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When Jesus Wept

Updated on September 14, 2019
revmjm profile image

Rev. Margaret Minnicks is an ordained Bible teacher. She writes many articles that are Bible lessons.

There are about 697 references to crying, weeping, and tears recorded throughout the Bible. However, there are only two reasons recorded when Jesus wept. Those references are in the gospels of Luke and John.

Since Jesus wept so few times, it is interesting to know why He wept.

Weep, Cry, Sob

Before discussing the times when Jesus wept, it is important to know that saying, "Jesus wept" is much different from saying, "Jesus cried" or "Jesus sobbed." While all three terms are synonyms and mean almost the same thing, they are still different. They all involve shedding tears but in different ways. It takes away the sacred meaning when people misquote the Bible and say, "Jesus cried" or "Jesus sobbed." You can't go wrong by saying what the Bible says.

When we think of babies, we know they cry because of a need to eat, drink, or be changed. When adults cry, there is still loud and convulsive gasps to express distress, pain, grief or sorrow. To weep is to shed tears in a silent manner without being loud. For me, weeping denotes pensive thoughts as you weep.

Source

Luke 19:41-44

Jesus wept over Jerusalem, according to Luke 19:41-44. What is really interesting is that He wept over the destruction of the holy city while it was still flourishing. He wept over what He saw in the future much like Jeremiah did thousands of years before. Remember, Jeremiah was called the "weeping prophet." He wept all the way through the Book of Lamentation over Jerusalem.

When Jesus entered Jerusalem, He looked over the holy city and saw what it would be like in the future. He anticipated the destruction of the temple and everything Jerusalem represented. It wasn't in ruins then, but Jesus knew it would eventually be destroyed. He foresaw the fighting and killings that go on in Jerusalem today.

Source

John 11:35

When Jesus wept at the grave of Lazarus, many people thought He was weeping over the death of His friend, It would seem that way, but Jesus knew He would ultimately raise His friend from the dead. Jesus' personal friendship was also with Lazarus' sisters, Martha and Mary. This might seem strange for some, but Jesus wept more for Martha and Mary than for Lazarus. Jesus wept over the unbelief of the community who gathered around the grave.

Bystanders and some people who read this passage believe Jesus wept because Lazarus died. Because Jesus resurrected him from the dead disproves this. It makes more sense that Jesus wept because of the unbelief of His disciples, Martha, Mary, and the Jews around the grave. Jesus wept because those closest to him failed to recognize that He was "the resurrection and the life" as He said in John 11:26. Jesus knew He would resurrect Lazarus. Therefore, He didn't weep because His friend died. He did weep in sympathy with others' sorrow over Lazarus' death. Jesus's deep emotional response to his friends' weeping and his own weeping demonstrate that Jesus was truly human.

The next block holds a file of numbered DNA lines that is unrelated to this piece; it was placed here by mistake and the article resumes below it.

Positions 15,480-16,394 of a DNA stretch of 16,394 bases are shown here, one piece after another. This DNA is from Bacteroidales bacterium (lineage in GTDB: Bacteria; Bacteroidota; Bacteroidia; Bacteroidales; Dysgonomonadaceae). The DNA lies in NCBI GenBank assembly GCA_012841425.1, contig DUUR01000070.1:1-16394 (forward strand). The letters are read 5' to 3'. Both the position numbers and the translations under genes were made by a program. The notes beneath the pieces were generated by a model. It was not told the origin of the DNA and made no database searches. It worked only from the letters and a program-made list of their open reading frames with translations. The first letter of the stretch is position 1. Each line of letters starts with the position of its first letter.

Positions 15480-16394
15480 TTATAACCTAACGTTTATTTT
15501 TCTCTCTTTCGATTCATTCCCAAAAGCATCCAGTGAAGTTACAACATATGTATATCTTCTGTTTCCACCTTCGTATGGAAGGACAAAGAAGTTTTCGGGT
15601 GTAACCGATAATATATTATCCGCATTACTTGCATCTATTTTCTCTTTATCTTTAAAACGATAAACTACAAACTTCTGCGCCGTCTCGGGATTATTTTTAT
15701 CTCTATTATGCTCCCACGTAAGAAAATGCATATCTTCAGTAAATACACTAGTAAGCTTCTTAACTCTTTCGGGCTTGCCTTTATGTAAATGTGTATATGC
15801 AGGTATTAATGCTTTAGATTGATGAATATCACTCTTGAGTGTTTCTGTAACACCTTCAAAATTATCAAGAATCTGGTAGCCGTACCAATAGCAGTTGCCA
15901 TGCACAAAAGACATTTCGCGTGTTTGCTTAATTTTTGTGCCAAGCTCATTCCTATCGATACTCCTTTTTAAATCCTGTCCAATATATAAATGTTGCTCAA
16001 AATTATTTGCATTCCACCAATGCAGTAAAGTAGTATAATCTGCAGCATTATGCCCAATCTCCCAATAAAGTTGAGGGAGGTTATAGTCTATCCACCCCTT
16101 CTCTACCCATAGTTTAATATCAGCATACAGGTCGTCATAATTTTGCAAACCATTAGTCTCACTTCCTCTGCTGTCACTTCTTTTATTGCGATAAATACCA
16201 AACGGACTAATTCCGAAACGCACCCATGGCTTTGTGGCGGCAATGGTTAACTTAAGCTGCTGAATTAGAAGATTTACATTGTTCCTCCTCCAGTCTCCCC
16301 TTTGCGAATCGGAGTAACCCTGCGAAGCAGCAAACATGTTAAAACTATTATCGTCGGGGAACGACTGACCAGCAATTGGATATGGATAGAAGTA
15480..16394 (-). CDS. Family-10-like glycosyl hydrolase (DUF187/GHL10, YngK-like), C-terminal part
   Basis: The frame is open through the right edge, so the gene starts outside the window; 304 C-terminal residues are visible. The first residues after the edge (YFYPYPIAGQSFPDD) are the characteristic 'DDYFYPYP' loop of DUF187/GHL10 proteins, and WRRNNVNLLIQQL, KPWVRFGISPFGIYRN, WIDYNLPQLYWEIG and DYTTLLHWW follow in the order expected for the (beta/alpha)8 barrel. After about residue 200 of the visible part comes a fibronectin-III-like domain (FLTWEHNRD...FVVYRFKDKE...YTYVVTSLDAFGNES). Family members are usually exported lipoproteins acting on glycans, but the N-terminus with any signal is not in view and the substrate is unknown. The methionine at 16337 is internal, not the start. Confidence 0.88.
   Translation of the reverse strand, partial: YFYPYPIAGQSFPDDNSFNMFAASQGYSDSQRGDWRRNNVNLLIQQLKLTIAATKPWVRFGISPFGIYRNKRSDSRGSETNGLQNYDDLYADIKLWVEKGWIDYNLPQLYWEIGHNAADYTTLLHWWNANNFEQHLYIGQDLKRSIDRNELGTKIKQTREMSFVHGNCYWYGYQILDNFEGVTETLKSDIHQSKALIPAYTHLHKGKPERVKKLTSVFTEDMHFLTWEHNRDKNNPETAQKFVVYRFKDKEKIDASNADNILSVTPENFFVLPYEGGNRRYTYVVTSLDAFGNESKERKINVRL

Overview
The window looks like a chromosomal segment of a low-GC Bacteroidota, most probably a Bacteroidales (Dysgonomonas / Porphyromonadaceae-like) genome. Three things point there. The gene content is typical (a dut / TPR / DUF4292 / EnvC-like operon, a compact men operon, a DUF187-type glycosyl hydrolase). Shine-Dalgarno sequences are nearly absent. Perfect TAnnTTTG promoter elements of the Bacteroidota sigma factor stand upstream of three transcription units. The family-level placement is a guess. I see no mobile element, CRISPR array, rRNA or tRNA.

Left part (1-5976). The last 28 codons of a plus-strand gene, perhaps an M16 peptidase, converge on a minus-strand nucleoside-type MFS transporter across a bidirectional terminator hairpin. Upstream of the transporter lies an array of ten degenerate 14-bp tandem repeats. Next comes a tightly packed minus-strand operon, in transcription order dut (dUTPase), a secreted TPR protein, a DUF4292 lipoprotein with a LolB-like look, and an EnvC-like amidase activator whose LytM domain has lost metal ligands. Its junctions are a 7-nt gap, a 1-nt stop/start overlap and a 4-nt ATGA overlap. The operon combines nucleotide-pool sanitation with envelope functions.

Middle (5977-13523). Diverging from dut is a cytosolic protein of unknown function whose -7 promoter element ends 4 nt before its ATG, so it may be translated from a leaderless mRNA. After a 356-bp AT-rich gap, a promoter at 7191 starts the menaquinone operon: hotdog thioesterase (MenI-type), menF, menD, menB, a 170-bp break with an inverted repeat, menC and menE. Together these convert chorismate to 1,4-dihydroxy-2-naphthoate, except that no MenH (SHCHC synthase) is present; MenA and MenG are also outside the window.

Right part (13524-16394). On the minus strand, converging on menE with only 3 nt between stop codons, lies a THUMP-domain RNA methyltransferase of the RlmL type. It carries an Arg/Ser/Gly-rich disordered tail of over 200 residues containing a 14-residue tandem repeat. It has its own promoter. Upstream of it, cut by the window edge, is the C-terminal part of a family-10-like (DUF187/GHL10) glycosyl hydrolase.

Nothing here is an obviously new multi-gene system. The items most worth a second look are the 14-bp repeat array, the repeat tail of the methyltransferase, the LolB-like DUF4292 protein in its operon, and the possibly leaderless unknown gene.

I grew up in a small country town. Everybody had to recite a Bible verse in Sunday school. All the little children and some adults memorized John 11:35 because it is the shortest verse in the Bible. Needless to say, Jesus wept a lot in that country church every Sunday morning. Person after person recited "Jesus wept" throughout the recitation period and no one felt ashamed for having done so.

Other Biblical People Who Wept

Jesus was not the only one who wept in the Bible. There are many accounts of others who wept for different reasons.

In the Book of Genesis, Abraham wept over the death of Sarah. Also, in the same book, Joseph wept when he saw his brothers in Egypt after they had sold him into slavery, according to Genesis 45:15. It was not because of what they had done to him that caused him to weep. He wept because he was seeing them after 13 years.

King David wept a lot in the Bible. He wrote in several of his psalms about how his tears were his portion day and night. David also wept over the death of his son Absolom. He wept when Nathan confronted him about committing adultery with Bathsheba and killing her husband Uriah.

Hannah was barren and she wanted a male child. Therefore, she wept before the Lord. Jonah wept for having to go to Ninevah to pronounce God's judgment. The Israelites wept when they heard the scriptures read. They grieved for not following the Lord their God and His law.

In the New Testament, Jairus wept over the death of his 12-year-old daughter. Jesus raised her from the dead, according to Mark 5:38. Peter wept when he heard the rooster crow for the third time as he remembered Jesus' prediction. Mary Magdalene wept when she found Jesus in the garden after His resurrection. At first, she thought he was the gardener.

Life Application

In the Bible, Jesus wept over a place and over people's unbelief. God's people in the Bible wept for various other reasons. That proves it is not unusual for us to weep over situations that bother us.

So, what causes you to weep?

Comments

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    • revmjm profile imageAUTHOR

      Margaret Minnicks 

      22 months ago from Richmond, VA

      Yes, MsDora, it was not uncommon to see both men and women weeping in church long ago. You are right. That doesn't happen much these days. My late father used to weep every time he heard me preach. He stated that he believed the spirit moved him to weep.

    • MsDora profile image

      Dora Weithers 

      22 months ago from The Caribbean

      Interesting! This verse is popular everywhere people are asked to recite from memory. Thanks for underscoring the freedom to weep. It seems that back in the day church folk wept in church more than they do now.

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